Although Lisa is lucky to have called many amazing places home at different times of her life. In 2010, she completed a one year of volunteer teaching assignment in Africa with her boyfriend, Scott. They spent their time with extremely bright Maasai students in northern Tanzania learning more than they taught, and during their off time traveled around East Africa. Prior to that, Lisa lived in Wrangell, Alaska for four years working as a newspaper and public radio reporter. Wrangell, an island community of 1800 people, is where she became acquainted with small-town living and fun activities like king salmon fishing, berry picking, and stomping around in the rain. While in Alaska, Lisa also tried deckhanding on a commercial fishing boat in Bristol Bay and worked for StoryCorps, an oral history project, in the frigid arctic of Barrow. Other teaching experiences involve two years at Lingnan University in Hong Kong where Lisa was a visiting tutor for the English Department and a summer teaching in Xian, China. In 2011, Lisa taught at Kanglung Primary School in eastern Bhutan.
story from the field
Back in February, I moved my newspaper club from Orkeeswa to Kanglung Primary School. The club is a lot bigger – 22 students ranging from grade 4 to 6 – and there’s a lot more hand holding, but overall it’s been a success with the inaugural issue of the KPS Observer having come out in June. And so, with a new semester, comes a new issue (or two, which is my hope).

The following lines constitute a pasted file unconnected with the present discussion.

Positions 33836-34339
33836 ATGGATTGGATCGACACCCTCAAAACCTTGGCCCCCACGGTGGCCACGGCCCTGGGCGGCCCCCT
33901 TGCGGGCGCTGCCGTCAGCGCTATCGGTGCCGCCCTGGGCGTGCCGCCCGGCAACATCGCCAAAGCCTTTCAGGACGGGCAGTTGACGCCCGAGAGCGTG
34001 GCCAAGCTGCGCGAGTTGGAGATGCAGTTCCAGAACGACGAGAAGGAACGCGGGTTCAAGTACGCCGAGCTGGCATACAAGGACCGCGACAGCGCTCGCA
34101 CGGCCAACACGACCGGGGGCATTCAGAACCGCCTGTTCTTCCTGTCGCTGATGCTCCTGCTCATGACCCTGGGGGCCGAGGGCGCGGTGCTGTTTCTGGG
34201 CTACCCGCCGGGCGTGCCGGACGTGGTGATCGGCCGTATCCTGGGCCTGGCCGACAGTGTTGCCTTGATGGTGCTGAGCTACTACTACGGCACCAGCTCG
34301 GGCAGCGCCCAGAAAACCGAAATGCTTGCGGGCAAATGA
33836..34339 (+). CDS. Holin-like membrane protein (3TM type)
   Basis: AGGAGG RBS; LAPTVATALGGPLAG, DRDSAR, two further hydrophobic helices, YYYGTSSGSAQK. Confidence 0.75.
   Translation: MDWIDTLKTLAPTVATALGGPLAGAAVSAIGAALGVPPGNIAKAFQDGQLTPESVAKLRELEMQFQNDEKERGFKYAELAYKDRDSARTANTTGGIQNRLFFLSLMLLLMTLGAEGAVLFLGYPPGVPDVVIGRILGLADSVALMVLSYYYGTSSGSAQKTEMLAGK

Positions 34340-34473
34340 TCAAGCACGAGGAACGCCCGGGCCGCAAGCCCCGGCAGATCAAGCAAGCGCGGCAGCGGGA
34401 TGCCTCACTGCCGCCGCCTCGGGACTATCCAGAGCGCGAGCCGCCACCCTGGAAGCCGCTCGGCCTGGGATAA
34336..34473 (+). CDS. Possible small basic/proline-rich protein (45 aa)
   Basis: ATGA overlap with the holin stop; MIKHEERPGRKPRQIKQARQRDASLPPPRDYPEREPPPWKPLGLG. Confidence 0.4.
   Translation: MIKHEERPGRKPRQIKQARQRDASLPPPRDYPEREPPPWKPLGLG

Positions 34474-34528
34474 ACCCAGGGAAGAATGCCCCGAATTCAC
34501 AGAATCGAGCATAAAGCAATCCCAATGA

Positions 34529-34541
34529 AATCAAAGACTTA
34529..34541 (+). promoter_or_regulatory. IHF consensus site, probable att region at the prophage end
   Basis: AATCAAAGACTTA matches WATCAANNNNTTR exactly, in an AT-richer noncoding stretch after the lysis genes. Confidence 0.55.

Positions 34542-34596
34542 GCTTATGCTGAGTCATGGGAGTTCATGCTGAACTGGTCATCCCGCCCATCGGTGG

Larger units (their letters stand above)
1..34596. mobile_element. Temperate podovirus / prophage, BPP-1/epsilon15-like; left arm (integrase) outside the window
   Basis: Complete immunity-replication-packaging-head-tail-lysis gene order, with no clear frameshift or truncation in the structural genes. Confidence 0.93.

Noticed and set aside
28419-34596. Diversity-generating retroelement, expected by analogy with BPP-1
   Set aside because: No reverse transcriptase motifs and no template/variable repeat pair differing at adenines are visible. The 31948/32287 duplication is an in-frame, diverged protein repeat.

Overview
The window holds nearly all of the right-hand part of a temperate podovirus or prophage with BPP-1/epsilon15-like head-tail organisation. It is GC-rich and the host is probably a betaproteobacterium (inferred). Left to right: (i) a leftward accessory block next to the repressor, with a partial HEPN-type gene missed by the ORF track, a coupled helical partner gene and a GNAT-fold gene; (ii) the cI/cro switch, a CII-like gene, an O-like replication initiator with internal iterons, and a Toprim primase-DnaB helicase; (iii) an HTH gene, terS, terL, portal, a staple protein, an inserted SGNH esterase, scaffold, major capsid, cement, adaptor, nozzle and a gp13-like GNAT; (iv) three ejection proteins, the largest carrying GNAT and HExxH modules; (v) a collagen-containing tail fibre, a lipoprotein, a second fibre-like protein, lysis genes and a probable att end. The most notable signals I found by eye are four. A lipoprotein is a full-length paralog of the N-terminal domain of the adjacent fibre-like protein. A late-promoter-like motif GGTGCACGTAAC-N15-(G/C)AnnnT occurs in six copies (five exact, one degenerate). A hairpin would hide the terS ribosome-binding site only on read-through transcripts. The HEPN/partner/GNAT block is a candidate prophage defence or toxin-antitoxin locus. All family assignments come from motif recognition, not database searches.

There are around a handful of students in the club who have real reporting talent, who take initiative, think of their own story ideas, come to club excited with stories to hand in. And there’s one student in particular, Kiran, who’d probably make a better reporter than some adults who write for Bhutanese newspapers. He’s a kid after my own heart.
This morning, the new PE teacher arrives. Her name is Rika and she’s from Japan. As I walked down to morning assembly, I thought, ‘Perfect. The newspaper club can do a story on the new PE teacher.’ I walked to my normal spot in front of 6A, my class. After morning prayer and meditation, the principal stepped forward to introduce Rika. At the start of his introduction, Kiran, who stands in the front of the 6A boys line, leans toward me and whispers, “Ma’am, we can interview her for the newspaper.” My heart soared.